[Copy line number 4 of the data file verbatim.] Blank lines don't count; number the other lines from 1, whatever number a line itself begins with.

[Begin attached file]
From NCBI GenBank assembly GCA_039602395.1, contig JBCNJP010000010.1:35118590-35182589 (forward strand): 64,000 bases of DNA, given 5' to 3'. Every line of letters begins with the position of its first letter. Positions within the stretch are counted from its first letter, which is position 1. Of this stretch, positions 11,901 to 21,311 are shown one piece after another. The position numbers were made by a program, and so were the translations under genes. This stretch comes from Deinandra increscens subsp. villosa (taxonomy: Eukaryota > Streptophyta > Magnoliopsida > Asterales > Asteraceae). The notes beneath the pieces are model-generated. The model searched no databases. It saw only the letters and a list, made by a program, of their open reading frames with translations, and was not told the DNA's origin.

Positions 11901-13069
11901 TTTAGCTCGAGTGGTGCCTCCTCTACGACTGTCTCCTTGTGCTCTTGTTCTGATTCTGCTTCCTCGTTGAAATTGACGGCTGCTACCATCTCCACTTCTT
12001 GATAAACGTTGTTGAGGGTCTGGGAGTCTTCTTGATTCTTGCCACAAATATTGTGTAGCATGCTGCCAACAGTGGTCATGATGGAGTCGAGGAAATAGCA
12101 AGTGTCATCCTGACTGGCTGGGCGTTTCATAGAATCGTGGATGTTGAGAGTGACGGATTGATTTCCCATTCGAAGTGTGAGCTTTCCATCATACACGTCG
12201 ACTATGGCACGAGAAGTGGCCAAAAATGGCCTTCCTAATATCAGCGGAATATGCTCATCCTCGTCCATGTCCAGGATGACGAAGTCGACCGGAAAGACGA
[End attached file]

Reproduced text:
12001 GATAAACGTTGTTGAGGGTCTGGGAGTCTTCTTGATTCTTGCCACAAATATTGTGTAGCATGCTGCCAACAGTGGTCATGATGGAGTCGAGGAAATAGCA